You look like a corpse with an overcoat on.
'My word you do look queer!
My word you do look queer!
You'd best have a brandy before you drop dead.'
So, pale as a sheet, I crawled in the'King's Head',
The barmaid sobbed,'Oh you poor fellow,' and then
She said, 'On the slate you owe just one pound ten,
You'd better pay up, we shan't see you again.
My word you do look queer!'

My knees started knocking, I did feel so sad.
Then Brown said, 'Don't die in a pub, it looks bad,'
He said, 'Come with me, I'll show you what to do.
Now I've got a friend who'll be useful to you.'
He led me to Black's Undertaking Depot,
And Black, with some crepe round his hat said, 'Hello,
'My word you do look queer!
My word you do look queer!

Now we'll fix you up for a trifling amount.
Now what do you say to a bit on account?'
I said,'I'm not dying.'He said,'Don't say that!
My business of late has been terribly flat,
But I'm telling my wife she can have that new hat!
My word, you do look queer!'

I crawled in the street and I murmured,'I'm done.'
Then up came Old Jenkins and shouted,'By gum!'
'My word you do look well!
My word you do look well!
You're looking fine and in the pink!'
I shouted, 'Am I?... Come and have a drink!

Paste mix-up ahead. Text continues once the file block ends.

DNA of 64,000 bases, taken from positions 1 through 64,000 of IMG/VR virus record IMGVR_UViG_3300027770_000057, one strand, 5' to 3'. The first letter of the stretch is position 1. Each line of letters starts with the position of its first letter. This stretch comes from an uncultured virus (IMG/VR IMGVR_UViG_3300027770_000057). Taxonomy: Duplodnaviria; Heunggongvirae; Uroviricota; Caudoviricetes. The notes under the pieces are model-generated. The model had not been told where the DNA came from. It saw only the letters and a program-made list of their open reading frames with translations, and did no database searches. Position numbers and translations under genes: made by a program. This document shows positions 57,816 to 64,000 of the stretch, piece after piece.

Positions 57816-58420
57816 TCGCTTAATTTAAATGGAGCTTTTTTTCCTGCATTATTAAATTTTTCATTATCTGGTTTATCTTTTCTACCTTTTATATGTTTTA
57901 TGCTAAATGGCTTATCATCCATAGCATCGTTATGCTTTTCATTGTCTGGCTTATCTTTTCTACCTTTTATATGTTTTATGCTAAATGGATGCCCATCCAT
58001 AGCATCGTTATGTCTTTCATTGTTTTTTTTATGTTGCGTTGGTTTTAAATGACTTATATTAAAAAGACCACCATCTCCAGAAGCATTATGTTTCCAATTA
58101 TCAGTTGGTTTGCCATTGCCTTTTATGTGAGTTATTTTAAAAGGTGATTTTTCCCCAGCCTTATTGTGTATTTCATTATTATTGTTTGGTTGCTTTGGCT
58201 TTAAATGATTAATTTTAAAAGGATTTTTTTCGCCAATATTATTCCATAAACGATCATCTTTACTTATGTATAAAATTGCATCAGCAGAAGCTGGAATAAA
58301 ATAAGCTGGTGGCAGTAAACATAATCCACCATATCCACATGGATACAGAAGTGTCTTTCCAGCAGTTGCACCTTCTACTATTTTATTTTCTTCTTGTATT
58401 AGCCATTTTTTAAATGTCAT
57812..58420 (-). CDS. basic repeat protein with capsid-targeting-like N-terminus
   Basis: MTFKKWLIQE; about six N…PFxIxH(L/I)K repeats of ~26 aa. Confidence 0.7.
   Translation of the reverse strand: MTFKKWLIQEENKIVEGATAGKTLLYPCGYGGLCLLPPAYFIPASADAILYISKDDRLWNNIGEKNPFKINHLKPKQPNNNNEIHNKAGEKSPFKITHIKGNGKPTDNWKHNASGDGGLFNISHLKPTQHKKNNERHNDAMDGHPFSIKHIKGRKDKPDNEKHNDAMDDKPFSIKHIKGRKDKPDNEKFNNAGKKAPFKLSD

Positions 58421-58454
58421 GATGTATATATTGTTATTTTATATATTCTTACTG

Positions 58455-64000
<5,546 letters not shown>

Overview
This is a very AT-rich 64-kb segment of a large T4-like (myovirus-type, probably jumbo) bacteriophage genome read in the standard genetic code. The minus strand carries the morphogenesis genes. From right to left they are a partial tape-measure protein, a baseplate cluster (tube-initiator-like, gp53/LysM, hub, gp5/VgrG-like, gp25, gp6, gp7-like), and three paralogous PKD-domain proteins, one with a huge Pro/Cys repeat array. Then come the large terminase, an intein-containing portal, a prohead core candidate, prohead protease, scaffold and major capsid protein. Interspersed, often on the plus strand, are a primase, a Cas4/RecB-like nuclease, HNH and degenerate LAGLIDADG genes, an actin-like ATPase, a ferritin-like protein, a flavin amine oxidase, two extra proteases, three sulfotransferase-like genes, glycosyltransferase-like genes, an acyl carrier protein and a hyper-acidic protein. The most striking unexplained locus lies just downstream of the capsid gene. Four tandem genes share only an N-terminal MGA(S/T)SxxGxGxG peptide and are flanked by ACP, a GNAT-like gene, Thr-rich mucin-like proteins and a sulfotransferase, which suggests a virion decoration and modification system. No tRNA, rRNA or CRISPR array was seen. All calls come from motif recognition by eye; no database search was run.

You've put new life in me, I'm sounder than a bell.
By gad! There's life in the old dog yet.
My word I do feel well!'

This is my first time commenting, but let me say I find your blog most entertaining and I have also read and enjoyed your books.

Anne Sydenham

Sun Jan 29, 09:28:00 am  
Anonymous Clare said...

Anne: Thank you very much for that! Nice to know I'm not alone, and very interesting to see how the word 'queer' has changed meaning. I always used to think it meant something like today's 'weird' or 'strange' but here it seems to imply illness too - very er...odd.
Also glad to see it was a Jenkins (my maiden name) who cheered him up at the end.

Been looking at your website and now see that I am going to have to add a Whittemore to the TBR pile since he is so well loved by so many people I admire. Can you recommend a good one to start with?

And THANK YOU for reading my books - I'm delighted you enjoyed them.

Sun Jan 29, 04:10:00 pm  
Anonymous Anonymous said...


I think, with your predilection for obscure historical figures you would enjoy Whittemore, even though he treats history in a completely different way.

I would suggest reading "Sinai Tapestry" first, then "Jerusalem Poker". They are the first & second volumes in the Jerusalem Quartet and are the most fantastical of the four books.


Sun Jan 29, 10:05:00 pm  
Anonymous Clare said...

Thanks Anne, Sinai Tapestry it is then. Sounds good...One more for the pile.

Sun Jan 29, 10:34:00 pm  
Anonymous Anonymous said...

oops, Clare, sorry for misspelling your name. I have a niece called Claire so I mentally think of, and my fingers automatically spell it with an "i".


Mon Jan 30, 11:13:00 am  
Anonymous Clare said...

No worries, Anne! I know once you get used to spelling a name one way it sticks like superglue.

Mon Jan 30, 06:20:00 pm